Maiden speech

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A maiden speech is the first speech given by a newly elected or appointed member of a legislature or parliament.

Traditions surrounding maiden speeches vary from country to country. In many Westminster system governments, there is a convention that maiden speeches should be relatively uncontroversial, often consisting of a general statement of the politician's beliefs and background rather than a partisan comment on a current topic.[1]

This convention is not always followed, however. For example, the maiden speeches of Pauline Hanson in the Australian House of Representatives in 1996,[2] and Richard Nixon in the United States House of Representatives in 1947,[3] broke the tradition. Margaret Thatcher's maiden speech in the British parliament in 1959 included the successful introduction of the bill which became the Public Bodies (Admission to Meetings) Act 1960.

There is also a strong convention in some countries[which?] that maiden speeches should not be subjected to interruption or interjection and should not be attacked or dismissed by subsequent speakers. Another convention in the UK House of Commons is that a Member of Parliament will include tribute in a maiden speech to previous incumbents of their seat.[1]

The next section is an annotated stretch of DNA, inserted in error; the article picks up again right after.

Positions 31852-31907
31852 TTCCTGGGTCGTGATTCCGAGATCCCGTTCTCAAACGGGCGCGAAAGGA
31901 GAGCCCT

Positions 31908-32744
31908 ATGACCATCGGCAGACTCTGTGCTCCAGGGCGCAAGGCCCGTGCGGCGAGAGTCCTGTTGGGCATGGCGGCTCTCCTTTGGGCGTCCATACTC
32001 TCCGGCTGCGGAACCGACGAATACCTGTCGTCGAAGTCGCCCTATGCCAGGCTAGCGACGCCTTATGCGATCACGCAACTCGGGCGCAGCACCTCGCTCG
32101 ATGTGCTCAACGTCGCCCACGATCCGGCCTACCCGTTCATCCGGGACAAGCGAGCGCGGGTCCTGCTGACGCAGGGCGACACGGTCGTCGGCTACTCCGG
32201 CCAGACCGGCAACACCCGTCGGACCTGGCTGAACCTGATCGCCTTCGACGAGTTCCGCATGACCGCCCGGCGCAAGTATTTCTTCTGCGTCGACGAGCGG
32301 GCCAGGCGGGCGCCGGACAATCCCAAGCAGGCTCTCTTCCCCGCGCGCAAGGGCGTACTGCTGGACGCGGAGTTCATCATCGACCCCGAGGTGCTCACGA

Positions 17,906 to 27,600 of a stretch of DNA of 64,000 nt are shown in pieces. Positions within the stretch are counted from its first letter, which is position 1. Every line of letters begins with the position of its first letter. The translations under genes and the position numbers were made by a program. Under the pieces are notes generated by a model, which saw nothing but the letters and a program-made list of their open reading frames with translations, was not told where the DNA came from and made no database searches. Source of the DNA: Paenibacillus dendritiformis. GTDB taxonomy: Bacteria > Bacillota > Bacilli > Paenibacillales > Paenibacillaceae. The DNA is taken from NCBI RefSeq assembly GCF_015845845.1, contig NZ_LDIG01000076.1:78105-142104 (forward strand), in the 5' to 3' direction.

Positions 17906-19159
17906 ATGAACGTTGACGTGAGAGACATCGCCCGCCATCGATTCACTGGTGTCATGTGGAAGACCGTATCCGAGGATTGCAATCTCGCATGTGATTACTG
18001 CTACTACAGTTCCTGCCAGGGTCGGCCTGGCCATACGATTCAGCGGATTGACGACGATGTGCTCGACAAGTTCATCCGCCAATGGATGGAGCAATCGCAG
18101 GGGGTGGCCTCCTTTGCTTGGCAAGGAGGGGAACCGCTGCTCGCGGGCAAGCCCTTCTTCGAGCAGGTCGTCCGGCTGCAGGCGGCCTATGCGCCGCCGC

UK House of Commons[edit]

The first maiden speeches following general elections were:

Election Date Name Party Hansard
2010 25 May 2010 Richard Harrington Con [4]
2015 27 May 2015 Brendan O'Hara SNP [5]
2017 21 June 2017 Vicky Ford Con [6]

References[edit]

  1. ^ a b "Maiden speeches: guidance for new Members" (PDF). Commons briefing note. UK House of Commons. 2017. Archived from the original (PDF) on 2018-03-04. Retrieved 2018-09-12. 
  2. ^ "Pauline Hanson's 1996 maiden speech to parliament: Full transcript". The Sydney Morning Herald. 2016-09-14. Retrieved 2018-09-12. 
  3. ^ "Congressman Richard Nixon's Maiden Speech To The House Of Representatives". Retrieved 2018-09-12. 
  4. ^ "Parliamentary debates". Parliamentary Debates (Hansard). House of Commons. 25 May 2010. col. 80–82. 
  5. ^ "Parliamentary debates". Parliamentary Debates (Hansard). House of Commons. 27 May 2015. col. 109–111. 
  6. ^ "Debate on the Address". Parliamentary Debates (Hansard). United Kingdom: House of Commons. 21 June 2017. col. 137–139.